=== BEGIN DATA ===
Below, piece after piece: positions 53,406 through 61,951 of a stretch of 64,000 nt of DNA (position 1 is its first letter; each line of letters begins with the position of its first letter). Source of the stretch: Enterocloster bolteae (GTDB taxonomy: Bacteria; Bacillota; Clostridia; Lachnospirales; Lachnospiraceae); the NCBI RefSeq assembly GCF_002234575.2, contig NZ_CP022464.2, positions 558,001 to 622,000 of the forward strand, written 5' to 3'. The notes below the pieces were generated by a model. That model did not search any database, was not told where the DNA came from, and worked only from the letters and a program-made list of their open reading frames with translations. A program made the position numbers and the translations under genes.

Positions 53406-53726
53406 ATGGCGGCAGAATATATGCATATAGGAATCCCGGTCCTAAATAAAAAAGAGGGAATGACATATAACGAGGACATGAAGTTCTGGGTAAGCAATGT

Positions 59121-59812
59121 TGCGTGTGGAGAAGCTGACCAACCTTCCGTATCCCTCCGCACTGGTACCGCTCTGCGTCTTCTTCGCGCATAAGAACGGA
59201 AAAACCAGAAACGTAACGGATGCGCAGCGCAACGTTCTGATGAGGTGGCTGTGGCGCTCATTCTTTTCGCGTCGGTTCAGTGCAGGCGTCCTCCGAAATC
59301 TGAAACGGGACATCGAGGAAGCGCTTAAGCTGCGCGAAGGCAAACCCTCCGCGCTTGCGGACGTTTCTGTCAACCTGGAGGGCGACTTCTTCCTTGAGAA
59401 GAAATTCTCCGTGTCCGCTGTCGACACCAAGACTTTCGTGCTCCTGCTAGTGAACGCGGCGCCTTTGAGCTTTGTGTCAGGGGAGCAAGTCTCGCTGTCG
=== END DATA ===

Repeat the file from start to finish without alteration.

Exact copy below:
Below, piece after piece: positions 53,406 through 61,951 of a stretch of 64,000 nt of DNA (position 1 is its first letter; each line of letters begins with the position of its first letter). Source of the stretch: Enterocloster bolteae (GTDB taxonomy: Bacteria; Bacillota; Clostridia; Lachnospirales; Lachnospiraceae); the NCBI RefSeq assembly GCF_002234575.2, contig NZ_CP022464.2, positions 558,001 to 622,000 of the forward strand, written 5' to 3'. The notes below the pieces were generated by a model. That model did not search any database, was not told where the DNA came from, and worked only from the letters and a program-made list of their open reading frames with translations. A program made the position numbers and the translations under genes.

Positions 53406-53726
53406 ATGGCGGCAGAATATATGCATATAGGAATCCCGGTCCTAAATAAAAAAGAGGGAATGACATATAACGAGGACATGAAGTTCTGGGTAAGCAATGT

Positions 59121-59812
59121 TGCGTGTGGAGAAGCTGACCAACCTTCCGTATCCCTCCGCACTGGTACCGCTCTGCGTCTTCTTCGCGCATAAGAACGGA
59201 AAAACCAGAAACGTAACGGATGCGCAGCGCAACGTTCTGATGAGGTGGCTGTGGCGCTCATTCTTTTCGCGTCGGTTCAGTGCAGGCGTCCTCCGAAATC
59301 TGAAACGGGACATCGAGGAAGCGCTTAAGCTGCGCGAAGGCAAACCCTCCGCGCTTGCGGACGTTTCTGTCAACCTGGAGGGCGACTTCTTCCTTGAGAA
59401 GAAATTCTCCGTGTCCGCTGTCGACACCAAGACTTTCGTGCTCCTGCTAGTGAACGCGGCGCCTTTGAGCTTTGTGTCAGGGGAGCAAGTCTCGCTGTCG